With AM0020 municipal water utilities can now take advantage of CDM to implement vital upgrades to their systems. All activities that reduce water losses and improve the efficiency of electricity consumption in municipal water systems can be eligible for emission credits.
Cities around the world abound with leaking and corroded pipes, inefficient and oversized pumps, faulty valves and other problems. As global urban population explodes, cities are required to deliver more water through systems often inadequate to meet current requirements. Access to water resources are clearly critical for health, sanitation, and economic development. In most countries it is usually the poor who are left without critical access and must look at potentially expensive and/or unhealthy alternatives.
Municipal water systems can take advantage of many highly-efficient and cost-effective opportunities to increase supply while decreasing electricity consumption per unit of water delivered.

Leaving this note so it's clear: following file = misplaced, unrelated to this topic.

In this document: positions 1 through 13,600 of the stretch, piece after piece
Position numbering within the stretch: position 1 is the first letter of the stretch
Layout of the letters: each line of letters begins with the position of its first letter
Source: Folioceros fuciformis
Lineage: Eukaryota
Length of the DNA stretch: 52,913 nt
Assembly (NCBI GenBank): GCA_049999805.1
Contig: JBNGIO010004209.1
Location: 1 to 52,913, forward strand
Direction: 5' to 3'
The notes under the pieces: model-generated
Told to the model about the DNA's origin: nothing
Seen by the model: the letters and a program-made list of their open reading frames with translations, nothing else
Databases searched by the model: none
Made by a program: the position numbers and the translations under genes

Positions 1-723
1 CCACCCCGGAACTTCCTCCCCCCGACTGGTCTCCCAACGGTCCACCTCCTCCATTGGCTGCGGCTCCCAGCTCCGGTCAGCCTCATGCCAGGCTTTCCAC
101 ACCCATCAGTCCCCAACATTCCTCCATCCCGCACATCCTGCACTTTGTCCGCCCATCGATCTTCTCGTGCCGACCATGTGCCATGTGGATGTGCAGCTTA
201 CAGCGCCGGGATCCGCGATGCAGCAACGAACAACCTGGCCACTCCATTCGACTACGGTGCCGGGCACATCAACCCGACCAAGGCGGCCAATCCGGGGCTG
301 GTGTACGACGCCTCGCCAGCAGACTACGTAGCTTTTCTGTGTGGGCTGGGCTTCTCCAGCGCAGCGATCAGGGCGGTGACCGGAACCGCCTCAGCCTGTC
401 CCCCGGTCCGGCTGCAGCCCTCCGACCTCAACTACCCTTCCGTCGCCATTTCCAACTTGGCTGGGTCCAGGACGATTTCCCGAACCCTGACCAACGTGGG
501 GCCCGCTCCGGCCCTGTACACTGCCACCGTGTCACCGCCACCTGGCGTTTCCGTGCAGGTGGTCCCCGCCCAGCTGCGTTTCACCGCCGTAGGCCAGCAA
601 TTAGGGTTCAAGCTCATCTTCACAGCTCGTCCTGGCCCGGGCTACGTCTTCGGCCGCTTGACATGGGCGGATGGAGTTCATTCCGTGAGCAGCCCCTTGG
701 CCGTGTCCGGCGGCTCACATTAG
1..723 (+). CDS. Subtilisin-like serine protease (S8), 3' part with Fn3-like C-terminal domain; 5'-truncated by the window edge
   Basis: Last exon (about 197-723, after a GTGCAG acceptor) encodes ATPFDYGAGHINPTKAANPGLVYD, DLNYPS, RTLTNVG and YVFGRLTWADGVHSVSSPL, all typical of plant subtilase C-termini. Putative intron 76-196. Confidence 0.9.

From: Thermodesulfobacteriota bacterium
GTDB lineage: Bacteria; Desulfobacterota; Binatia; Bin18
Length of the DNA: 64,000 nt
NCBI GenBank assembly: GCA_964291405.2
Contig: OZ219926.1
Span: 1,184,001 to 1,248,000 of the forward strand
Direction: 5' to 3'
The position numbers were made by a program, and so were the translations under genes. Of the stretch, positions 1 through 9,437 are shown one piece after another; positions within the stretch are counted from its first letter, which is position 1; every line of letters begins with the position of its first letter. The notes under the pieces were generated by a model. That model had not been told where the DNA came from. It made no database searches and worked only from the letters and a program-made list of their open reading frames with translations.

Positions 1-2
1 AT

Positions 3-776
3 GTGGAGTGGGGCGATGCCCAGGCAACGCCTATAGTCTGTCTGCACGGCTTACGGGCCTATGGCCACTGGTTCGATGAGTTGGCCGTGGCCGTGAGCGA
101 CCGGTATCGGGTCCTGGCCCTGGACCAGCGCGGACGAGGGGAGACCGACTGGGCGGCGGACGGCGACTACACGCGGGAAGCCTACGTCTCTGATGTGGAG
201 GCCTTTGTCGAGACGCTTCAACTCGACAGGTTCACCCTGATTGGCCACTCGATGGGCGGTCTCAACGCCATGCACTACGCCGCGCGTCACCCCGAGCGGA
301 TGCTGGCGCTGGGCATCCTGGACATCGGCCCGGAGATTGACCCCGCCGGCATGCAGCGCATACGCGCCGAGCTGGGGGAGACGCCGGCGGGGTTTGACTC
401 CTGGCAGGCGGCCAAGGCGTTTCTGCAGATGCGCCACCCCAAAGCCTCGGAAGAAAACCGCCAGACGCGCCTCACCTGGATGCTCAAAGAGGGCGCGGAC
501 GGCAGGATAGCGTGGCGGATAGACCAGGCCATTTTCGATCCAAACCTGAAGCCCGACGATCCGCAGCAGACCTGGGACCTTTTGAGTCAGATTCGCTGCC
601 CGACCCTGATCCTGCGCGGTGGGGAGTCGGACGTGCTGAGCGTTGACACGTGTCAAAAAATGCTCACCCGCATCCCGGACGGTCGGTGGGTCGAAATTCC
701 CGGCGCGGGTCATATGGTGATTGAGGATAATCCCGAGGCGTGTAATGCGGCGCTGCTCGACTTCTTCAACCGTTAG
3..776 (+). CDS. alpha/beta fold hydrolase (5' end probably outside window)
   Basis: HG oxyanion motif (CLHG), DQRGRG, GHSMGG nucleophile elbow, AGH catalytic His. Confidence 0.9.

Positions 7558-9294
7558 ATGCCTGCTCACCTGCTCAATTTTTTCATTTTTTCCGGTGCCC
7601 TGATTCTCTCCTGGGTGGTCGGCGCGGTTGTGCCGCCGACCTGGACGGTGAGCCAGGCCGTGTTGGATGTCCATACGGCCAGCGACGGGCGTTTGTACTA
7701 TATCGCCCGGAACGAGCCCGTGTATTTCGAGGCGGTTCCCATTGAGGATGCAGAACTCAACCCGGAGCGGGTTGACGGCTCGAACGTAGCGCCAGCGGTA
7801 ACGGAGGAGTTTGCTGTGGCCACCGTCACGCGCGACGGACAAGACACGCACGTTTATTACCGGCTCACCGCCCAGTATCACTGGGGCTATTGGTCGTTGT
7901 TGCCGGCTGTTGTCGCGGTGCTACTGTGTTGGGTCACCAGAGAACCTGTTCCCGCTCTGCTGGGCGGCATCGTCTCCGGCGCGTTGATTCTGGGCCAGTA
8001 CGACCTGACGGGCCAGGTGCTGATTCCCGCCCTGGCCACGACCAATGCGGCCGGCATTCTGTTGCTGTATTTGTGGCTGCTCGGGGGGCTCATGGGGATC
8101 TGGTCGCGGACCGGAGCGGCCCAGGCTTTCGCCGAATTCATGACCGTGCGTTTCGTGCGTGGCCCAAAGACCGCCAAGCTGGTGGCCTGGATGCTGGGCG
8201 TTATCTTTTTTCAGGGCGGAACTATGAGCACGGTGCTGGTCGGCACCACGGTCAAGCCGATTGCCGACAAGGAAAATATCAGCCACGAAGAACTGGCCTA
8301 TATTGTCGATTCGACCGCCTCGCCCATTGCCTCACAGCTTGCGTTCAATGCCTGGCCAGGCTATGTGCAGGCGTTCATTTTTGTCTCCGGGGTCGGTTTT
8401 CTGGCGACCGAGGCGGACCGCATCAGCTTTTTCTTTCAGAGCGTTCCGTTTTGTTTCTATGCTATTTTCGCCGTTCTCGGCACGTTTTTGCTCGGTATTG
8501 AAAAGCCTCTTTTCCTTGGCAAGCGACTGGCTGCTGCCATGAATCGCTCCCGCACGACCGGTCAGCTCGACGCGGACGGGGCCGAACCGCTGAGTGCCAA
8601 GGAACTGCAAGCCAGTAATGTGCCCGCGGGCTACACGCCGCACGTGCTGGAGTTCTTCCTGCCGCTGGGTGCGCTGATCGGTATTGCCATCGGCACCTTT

The methodology developed by QT takes advantage of a classical approach to measuring energy efficiency. It looks at the electricity consumption per unit of water delivered. The water utility can increase its gross water delivery to meet basic human needs while vastly reducing the kilowatt hours needed to deliver each liter of water.
To develop a baseline, the project developer simply calculates the amount of power it takes to deliver water - as measured in kwh/liter delivered - in the baseline year. Once this is established, each year the baseline is recalculated using the total actual water delivered multiplied by the baseline calculation of kwh/liter. This is then compared to the actual kilowatt hours used to deliver the total amount of water in the project year. Essentially, the pre-project kwh/liter ratio is compared with the post-project ratio (which is presumably lower) to determine CERs.
While this approach is straight forward and simple, perhaps the most exciting aspect of this methodology is that it leaves the water utility with an unlimited list of technologies and approaches to improve system efficiency. AM0020 actual helps water utilities take a system-wide approach to renovations and rehabilitations, which is universally seen as the most effective method.